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toubab1020 Posted - 13 Dec 2022 : 13:16:02


Mining companies risk losing licenses amid “massive environmental destruction’

Dec 13, 2022, 10:08 AM | Article By: Momodou Jawo

The minister of Energy and Petroleum, Abdoulie Jobe, has warned that some mining companies in the country would not have their licenses renewed owing to massive environmental destruction currently happening within some mining sites, especially in the country’s coastal area.

Speaking during a recent stakeholder’s meeting involving different players within the mining industry, Minister Jobe said: “We have seen how the environment has been destroyed, particularly in the coastal area. The destruction that has been caused in the coast is enormous and that’s why the ministry of environment is not going to renew some of the licenses, even though the Geological Department gives mining companies licenses, and some of these licenses have expired. They will not be renewed.” 

The convergence, officials said, was meant to have a discussion among stakeholders in the country’s mining sector with the objectives of sharing ideas and generating recommendations in addressing the issues affecting the mining industry.

“The destruction those mining companies cause in the coast is not in the interest of all of us,” the minister said. “The environment has been destroyed and that’s why the Ministry of Environment has taken the decision to stop all the mining activities in that area.”

He continued: “We have seen people going around in some mining areas without license. The law says you can’t mine without a license or a permit. If you do it, then you are breaking the law. We are making these things clear so that people know. We have a responsibility as a people, as a country, as a government and as a ministry to protect our environment.

“We are looking at alternative sites. The president, during a cabinet meeting, constituted a cabinet committee which is chaired by the Vice President and comprises other ministries with the desire to see things are done in the right manner so that we can have sustainable mining. The way things are done in this country has to change.”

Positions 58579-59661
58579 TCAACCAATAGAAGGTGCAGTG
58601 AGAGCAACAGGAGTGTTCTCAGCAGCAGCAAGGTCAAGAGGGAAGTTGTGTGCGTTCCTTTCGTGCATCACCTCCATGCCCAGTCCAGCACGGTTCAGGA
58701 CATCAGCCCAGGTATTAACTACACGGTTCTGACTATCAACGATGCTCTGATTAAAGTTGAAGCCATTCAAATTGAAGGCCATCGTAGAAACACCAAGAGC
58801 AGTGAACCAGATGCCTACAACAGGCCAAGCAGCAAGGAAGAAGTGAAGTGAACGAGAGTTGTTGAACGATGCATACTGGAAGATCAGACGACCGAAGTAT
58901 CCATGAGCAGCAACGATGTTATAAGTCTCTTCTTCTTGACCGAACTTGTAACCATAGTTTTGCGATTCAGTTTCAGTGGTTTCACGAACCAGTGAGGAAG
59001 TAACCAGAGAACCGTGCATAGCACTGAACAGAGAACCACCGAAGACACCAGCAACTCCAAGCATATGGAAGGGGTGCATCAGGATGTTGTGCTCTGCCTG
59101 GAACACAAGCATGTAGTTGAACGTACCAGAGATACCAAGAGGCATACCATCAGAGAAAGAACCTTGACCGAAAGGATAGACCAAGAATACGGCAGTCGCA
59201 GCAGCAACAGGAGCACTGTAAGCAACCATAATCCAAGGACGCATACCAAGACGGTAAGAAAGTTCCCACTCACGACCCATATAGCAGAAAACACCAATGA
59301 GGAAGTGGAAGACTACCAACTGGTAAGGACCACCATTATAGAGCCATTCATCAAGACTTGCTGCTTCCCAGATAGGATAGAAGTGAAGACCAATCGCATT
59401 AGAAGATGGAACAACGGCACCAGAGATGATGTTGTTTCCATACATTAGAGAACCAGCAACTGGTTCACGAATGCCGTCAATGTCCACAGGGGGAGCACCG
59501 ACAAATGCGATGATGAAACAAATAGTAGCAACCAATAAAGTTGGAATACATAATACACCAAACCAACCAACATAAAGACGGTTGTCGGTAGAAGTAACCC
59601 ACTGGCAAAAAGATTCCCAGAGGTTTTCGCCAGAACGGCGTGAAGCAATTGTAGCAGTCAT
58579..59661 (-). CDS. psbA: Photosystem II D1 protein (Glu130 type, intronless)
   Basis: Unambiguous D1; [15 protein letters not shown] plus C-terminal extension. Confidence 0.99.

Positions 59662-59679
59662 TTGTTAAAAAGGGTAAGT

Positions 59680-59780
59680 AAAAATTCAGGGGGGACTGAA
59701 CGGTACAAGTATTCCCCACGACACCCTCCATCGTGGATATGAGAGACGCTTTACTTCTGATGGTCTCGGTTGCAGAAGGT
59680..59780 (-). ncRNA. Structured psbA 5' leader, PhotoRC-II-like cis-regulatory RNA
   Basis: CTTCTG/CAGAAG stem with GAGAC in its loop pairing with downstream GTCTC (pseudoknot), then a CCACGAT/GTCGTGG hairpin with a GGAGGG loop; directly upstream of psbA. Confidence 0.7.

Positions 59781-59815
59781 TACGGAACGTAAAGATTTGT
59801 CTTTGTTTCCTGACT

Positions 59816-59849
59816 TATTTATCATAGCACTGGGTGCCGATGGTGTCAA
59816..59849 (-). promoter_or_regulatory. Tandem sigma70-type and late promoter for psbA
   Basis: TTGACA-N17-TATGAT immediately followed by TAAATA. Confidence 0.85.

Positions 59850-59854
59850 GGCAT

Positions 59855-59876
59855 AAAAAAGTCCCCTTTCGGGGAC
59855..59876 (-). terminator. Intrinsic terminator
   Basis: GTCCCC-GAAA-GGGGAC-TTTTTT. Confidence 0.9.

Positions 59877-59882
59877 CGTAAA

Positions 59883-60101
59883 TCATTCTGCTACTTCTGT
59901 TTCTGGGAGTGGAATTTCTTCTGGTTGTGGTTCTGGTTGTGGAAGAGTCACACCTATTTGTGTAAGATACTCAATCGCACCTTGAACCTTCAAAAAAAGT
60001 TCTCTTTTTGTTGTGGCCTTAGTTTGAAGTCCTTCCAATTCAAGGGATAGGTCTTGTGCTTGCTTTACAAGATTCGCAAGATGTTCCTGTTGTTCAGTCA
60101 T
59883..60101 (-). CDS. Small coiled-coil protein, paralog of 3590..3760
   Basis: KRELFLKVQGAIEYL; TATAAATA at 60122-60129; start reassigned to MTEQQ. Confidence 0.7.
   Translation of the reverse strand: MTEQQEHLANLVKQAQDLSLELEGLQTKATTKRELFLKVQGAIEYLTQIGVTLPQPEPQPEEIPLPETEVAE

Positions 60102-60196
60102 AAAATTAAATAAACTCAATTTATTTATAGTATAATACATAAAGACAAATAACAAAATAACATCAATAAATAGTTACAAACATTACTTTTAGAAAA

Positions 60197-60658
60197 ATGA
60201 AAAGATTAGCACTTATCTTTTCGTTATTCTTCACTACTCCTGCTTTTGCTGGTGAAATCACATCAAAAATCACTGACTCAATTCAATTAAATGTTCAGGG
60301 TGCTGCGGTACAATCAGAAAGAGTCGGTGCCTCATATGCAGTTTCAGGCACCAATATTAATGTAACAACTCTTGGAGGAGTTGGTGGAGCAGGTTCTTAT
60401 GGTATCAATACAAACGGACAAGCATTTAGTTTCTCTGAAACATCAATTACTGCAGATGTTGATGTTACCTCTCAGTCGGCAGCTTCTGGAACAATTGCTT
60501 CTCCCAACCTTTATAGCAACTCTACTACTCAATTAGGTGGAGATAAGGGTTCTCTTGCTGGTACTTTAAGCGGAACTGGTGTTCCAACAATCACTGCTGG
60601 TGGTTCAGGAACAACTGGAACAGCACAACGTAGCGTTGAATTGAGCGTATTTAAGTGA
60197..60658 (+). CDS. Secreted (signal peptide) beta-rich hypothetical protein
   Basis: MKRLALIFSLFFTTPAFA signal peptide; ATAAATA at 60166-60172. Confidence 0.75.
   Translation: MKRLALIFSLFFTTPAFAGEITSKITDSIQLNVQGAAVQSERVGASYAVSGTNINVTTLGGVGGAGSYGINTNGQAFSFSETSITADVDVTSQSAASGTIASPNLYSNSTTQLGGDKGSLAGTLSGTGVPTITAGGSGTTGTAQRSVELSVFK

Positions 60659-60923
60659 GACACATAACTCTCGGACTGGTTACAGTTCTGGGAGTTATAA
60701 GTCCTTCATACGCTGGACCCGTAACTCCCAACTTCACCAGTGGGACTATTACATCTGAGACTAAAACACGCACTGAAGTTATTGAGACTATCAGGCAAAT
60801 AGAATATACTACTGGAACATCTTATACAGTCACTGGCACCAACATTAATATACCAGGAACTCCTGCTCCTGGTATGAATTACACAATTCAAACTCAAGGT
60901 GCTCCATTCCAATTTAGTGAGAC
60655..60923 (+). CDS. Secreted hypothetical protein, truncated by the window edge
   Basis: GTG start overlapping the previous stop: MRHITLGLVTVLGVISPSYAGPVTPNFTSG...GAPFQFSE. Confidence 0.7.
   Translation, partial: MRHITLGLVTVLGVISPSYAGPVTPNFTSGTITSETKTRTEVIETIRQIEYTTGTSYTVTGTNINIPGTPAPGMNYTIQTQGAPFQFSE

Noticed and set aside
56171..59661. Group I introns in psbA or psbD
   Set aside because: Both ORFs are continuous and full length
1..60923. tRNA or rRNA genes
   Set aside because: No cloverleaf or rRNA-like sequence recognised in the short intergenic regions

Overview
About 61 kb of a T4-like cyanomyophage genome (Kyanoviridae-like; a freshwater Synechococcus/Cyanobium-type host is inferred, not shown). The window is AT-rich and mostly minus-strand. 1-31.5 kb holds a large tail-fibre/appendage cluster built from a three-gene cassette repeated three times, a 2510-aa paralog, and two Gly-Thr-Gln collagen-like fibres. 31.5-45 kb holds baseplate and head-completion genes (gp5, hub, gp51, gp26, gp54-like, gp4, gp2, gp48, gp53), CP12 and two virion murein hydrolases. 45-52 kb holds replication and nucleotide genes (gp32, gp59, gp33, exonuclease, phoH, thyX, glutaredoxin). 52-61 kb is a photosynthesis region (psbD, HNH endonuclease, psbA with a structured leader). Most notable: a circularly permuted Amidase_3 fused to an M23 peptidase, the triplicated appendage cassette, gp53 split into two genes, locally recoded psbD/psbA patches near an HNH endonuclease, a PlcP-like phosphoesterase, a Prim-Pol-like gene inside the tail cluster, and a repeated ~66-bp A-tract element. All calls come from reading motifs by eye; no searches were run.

The minister of Interior, Siaka Sonko, reminded the gathering of the need to always maintain the country’s peace and stability, while recalling that “what happened at Faraba is regrettable” and that they pray it does not repeat itself, hence the necessity for the forum.

He called on truck drivers in the country to always respect traffic rules when plying the routes. “Our objectives are to ensure that whatever you are doing, you do it the right way,” Minister Sonko said. “I want to remind you all that all lands in this country belong to the state. Therefore, we must safeguard the country’s peace so that we can have tourists in this country.   

“I am really worried about the way things are going on in this country. People think because they have rights, they can do anything they want, which, of course, could affect others. If we can accommodate each other, we can have a very good country.”

Amadou Demba, a transporter, called on government’s stakeholders to always ensure there is fair play in the way and manner mining activities are done in the country.

He agreed that there is a lot of destruction happening at the coast as a result of the mining activities. However, he was quick to add that a lot of construction is also going on as result of the sand that they are extracting from the mining site.

“As stakeholders, we have to come together so that everybody will be treated equally,” he said.“But when you allow some mining activities to happen in Gunjur and you put a stop in other places, it will create a problem. In fact, currently most of the mining sites are closed. Construction can’t go on when these sites are closed.”

Omar Jammeh, on behalf of Julakey Company, said: “The Ministry should intervene and take charge of access to mining sites, road construction and the signing of MOU with communities on behalf of the mining companies while fees and associated cost can be levied to the mining companies to be paid directly to the ministry since the ministry will be working directly with communities.”

On illegal mining, he said they had faced challenges of illegal mining competitions, hence he urged the ministry of energy to impose “strict measures that will permanently stop” illegal mining activities.

He added that registration and license issuance or renewal is another challenge mining companies do face. Therefore, how this is done or enforced should be reviewed, he advised.